2 Answers 2


This is a physicist level experiment, and its benefit over established methods disputed, and even Wikipedia says that it's performance benefit over MIMO are nonexistent to negligible.

So, no. Not in any realistic way.

Also, orbital angular momentum is a result of the mode of the electromagnetic wave and its propagation. Hence, if you want to use it, you'd need precise control of the mode.

You can (maybe) do that (at high effort) for light (which is also an electromagnetic wave) in a glass fibre (which is a waveguide). Cross-mode talk is a thing in the finely controlled environment of a fiber, still.

You can certainly not do that reliably for HF in propagation over a medium as inconsistent as the air, with boundaries varying in material and shape as the earth and ionosphere.

So, no. Totally different realm in which this highly immature thing is happening.

I find it kind of entertaining that someone would mention this moonshot technology in the context of HF communications in amateur radio applications.

I find it hard to find any area of hobbyist technology usage where the difference between the actual state of the art and the way the technology is used is as large as in HF communications done by amateur radio enthusiasts. Seriously, there's 60 to 90 years between what science and commercial technology can do, and what the average ham operator on HF does. Maybe we should catch up these decades, before you start following methods that try to improve upon what can be done so far.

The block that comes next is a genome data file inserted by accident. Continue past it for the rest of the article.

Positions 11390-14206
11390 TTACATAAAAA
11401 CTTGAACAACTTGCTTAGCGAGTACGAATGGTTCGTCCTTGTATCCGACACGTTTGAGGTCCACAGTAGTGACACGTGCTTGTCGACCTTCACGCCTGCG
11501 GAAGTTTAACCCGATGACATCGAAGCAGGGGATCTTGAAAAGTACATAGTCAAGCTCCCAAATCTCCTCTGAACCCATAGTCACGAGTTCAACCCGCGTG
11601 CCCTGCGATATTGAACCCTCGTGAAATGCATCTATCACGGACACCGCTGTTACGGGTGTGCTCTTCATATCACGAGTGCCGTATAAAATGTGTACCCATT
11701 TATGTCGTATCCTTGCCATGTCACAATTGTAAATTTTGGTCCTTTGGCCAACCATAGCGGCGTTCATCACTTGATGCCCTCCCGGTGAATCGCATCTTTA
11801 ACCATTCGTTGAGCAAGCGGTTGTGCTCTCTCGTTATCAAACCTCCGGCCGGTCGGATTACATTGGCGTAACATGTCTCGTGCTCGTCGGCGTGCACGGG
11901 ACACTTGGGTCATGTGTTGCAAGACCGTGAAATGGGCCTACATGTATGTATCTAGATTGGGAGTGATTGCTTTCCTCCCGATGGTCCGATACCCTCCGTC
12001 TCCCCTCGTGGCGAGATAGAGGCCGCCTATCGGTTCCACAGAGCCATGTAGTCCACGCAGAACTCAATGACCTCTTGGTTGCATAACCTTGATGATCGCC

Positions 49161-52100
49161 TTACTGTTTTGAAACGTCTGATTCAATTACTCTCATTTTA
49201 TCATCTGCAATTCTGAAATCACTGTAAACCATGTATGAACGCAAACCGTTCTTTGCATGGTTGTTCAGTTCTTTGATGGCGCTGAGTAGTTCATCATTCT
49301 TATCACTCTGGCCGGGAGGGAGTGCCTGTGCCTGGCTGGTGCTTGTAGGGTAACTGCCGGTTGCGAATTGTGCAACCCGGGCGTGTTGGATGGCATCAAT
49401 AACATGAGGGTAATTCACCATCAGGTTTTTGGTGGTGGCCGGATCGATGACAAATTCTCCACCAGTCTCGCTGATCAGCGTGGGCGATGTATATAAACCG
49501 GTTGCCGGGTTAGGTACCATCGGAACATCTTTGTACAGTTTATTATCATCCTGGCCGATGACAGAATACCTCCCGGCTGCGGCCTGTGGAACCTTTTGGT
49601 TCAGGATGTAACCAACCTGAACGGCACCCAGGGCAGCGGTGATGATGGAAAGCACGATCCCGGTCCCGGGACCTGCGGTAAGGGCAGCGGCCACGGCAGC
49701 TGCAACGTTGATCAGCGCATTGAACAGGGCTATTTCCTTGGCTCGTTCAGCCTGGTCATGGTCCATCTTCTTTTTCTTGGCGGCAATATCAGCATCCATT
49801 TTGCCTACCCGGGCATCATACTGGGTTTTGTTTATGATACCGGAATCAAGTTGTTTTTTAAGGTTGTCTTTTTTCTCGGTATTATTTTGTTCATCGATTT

That starts with retiring all analog modes, and all transceivers that are basically AM or SSB devices in favor of proper devices that can deal with both sides of a spectrum. Then, application of modern modulation, channel sensing and synchronization methods. Going for modern channel codes. Classical MIMO. Proper network and routing protocol design. Lobbying against counter-productive rate-limiting and legacy-mode-preserving regulation. Requiring a minimum effective spectral efficiency, especially for higher-powered transmitters.

Things like FT8 are a start. They tackle maybe half of these points.

  • $\begingroup$ Thanks for the answer. For the HF band, what would be a good way of sending "high speed" (in comparison to very slow 1200-9600 baud) data with as little bandwith as possible? $\endgroup$
    – vz07
    Aug 28, 2020 at 21:11
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    $\begingroup$ that is a completely new question, and also completely underdefined. Please ask a new question and add as much information about what specifically you want to do, with how much power, over which distance, under which outage probability, accepting which error rate. $\endgroup$ Aug 28, 2020 at 21:27
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    $\begingroup$ @vz07 also consider including in this question your jurisdiction, since limits on speed may be more imposed by legal restrictions than technical ones. $\endgroup$ Aug 29, 2020 at 1:10
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    $\begingroup$ @vz07 your question about sending "high-speed" data over HF has been asked and answered already. Try entering "hf data" in the search box. $\endgroup$
    – rclocher3
    Aug 31, 2020 at 15:29